So that’s what this thing is below. A chapter from the book. I’m not under the impression that simply stating the evident truth of any given situation and framing the news from a justice- and liberation-minded perspective is something that is ever going to catch on and take over what we have now, but might as well give it a try.
Observer editors made me use commas in here for some reason which you will not find in the book.
For a Select Few There Are No Consequences
Andy Rubin created the Android software; that’s the thing we all know about ol’ Android Andy as everyone calls him, but another thing we know about him now is that after an investigation into a sexual misconduct allegation, in which he is said to have coerced an employee into a sexual act in 2013, he was asked for his resignation by Google CEO Larry Page. Google is actually called Alphabet now, but I’m not going to call it that.
Rubin leaving the company sounds pretty bad, like it would come with all sorts of negative consequences, you would think. But as The New York Times reported, despite his departure from the company, he was awarded a $90 million severance package at the time, which we didn’t know about for four years because Google had managed to keep the whole thing quiet. They even praised him on the way out the door. The payments were reportedly broken up into installments of $2 million a month, the last of which was paid out toward the end of 2018.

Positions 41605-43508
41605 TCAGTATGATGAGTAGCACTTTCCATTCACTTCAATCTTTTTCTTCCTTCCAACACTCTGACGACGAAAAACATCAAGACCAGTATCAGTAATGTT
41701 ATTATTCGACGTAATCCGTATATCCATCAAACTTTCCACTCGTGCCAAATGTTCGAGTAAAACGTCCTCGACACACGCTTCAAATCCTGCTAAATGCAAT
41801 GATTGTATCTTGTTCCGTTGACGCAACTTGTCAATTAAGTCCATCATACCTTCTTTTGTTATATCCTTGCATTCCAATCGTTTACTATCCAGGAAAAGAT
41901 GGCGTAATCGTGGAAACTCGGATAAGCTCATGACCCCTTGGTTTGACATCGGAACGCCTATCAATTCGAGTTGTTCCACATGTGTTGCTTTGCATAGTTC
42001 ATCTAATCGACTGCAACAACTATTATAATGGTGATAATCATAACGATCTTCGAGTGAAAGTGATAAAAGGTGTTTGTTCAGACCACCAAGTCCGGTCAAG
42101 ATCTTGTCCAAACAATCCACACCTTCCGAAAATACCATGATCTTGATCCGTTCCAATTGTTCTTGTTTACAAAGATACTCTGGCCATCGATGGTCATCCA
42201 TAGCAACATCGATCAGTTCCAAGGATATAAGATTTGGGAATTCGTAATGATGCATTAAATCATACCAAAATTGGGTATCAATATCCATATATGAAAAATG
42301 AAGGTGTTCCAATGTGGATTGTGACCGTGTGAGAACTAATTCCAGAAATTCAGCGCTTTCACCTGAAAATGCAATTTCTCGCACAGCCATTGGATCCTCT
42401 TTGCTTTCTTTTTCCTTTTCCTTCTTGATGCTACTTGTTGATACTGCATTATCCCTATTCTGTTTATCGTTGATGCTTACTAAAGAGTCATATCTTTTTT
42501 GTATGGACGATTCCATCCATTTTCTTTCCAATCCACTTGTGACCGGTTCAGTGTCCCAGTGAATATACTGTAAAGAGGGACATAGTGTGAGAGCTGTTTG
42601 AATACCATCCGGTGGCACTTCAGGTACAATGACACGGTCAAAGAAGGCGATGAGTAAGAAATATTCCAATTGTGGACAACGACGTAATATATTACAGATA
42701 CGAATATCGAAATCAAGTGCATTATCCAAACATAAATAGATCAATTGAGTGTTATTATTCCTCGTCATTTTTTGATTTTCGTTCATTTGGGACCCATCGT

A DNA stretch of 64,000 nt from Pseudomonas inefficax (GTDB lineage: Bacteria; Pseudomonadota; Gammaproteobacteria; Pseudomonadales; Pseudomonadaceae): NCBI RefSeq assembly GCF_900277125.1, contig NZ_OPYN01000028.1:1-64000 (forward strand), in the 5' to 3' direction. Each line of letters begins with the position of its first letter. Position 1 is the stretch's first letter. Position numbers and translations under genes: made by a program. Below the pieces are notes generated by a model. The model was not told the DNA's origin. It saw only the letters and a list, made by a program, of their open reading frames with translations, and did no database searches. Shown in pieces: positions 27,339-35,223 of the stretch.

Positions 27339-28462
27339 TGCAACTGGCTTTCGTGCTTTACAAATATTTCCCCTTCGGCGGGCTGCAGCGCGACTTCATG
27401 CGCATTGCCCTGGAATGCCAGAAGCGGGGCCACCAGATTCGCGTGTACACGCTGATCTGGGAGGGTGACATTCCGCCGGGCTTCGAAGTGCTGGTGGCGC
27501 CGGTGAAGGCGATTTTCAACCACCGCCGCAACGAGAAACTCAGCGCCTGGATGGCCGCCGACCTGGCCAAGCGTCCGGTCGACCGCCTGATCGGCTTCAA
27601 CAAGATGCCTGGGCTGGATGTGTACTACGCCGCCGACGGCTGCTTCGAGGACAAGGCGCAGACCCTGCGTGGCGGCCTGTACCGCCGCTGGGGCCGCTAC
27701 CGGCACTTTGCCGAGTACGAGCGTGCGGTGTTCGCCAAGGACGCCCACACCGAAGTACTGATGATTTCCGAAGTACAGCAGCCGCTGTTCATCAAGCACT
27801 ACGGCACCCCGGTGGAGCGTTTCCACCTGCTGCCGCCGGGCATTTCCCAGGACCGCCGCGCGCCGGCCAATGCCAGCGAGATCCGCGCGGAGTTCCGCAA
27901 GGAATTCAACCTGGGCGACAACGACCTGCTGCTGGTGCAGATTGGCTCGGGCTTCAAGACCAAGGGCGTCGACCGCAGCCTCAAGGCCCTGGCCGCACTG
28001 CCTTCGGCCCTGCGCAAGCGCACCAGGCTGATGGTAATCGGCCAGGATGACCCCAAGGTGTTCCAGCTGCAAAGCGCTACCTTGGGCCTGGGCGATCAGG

Shortly after that all became public in November of 2018, thousands of Google employees around the world walked off the job to protest, among other things, the way sexual harassment allegations were being handled within the company. Richard DeVaul, the director of Google X, had also resigned that month when it was reported he had sexually harassed a job applicant.
“I know firsthand that our human resources and employee relations processes aim to protect the company, not the employees,” Colin McMillen, who worked at the Google offices in Cambridge, Massachusetts, and walked out in protest told me around then. “I know second-hand multiple stories of people taking credible allegations of harassment or worse to HR and getting unhelpful solutions.”
“A slap on the wrist for any credibly accused harasser is totally unacceptable and unjust, no matter how much money they bring in or what amazing products they helped build,” another employee from the Cambridge office who asked to remain anonymous said. “The lowest-paid worker must be given the same respect in a dispute as the most successful executive.”
At the time, chief executive Sundar Pichai sent out an email apologizing for the way the company had handled such allegations in the past and said that 48 people and 13 managers had been fired over the past two years—which is good news, I guess, but you sort of wish all that harassin’ hadn’t happened for so long.